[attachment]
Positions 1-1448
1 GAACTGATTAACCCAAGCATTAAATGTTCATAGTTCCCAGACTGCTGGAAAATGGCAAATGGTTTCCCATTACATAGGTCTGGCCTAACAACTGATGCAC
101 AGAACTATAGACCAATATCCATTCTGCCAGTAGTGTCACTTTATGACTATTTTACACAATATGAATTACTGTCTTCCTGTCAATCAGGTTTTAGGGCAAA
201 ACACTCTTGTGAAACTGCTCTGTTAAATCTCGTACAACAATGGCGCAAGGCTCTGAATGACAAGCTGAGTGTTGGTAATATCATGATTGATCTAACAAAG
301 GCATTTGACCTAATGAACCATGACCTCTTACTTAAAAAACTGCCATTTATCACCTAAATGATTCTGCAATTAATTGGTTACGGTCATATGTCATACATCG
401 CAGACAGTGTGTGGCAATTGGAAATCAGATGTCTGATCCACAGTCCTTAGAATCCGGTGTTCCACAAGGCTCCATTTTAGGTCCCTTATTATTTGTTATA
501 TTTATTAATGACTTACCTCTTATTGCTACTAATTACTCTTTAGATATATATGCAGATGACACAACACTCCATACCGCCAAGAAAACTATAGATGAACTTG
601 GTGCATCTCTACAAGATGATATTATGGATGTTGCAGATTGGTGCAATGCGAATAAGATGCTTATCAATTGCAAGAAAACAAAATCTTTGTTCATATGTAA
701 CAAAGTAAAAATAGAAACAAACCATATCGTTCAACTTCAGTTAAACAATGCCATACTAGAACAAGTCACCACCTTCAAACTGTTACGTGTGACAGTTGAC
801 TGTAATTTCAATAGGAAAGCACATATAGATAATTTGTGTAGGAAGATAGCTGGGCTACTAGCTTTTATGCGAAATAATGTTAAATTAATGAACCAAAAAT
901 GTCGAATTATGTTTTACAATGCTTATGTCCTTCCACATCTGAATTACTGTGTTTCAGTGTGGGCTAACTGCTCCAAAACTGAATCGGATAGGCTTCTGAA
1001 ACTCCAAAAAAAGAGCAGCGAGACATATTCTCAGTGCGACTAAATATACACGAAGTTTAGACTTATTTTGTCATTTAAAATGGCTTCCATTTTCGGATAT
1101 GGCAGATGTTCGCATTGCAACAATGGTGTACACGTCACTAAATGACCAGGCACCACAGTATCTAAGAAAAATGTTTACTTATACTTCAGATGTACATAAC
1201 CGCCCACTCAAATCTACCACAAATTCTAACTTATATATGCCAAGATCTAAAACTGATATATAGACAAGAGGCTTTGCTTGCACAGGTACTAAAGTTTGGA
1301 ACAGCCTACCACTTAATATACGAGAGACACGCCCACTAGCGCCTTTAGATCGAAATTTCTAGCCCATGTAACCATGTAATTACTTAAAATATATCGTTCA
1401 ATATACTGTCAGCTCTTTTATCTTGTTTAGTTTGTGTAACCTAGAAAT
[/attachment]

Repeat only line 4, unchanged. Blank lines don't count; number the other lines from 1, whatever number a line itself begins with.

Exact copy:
201 ACACTCTTGTGAAACTGCTCTGTTAAATCTCGTACAACAATGGCGCAAGGCTCTGAATGACAAGCTGAGTGTTGGTAATATCATGATTGATCTAACAAAG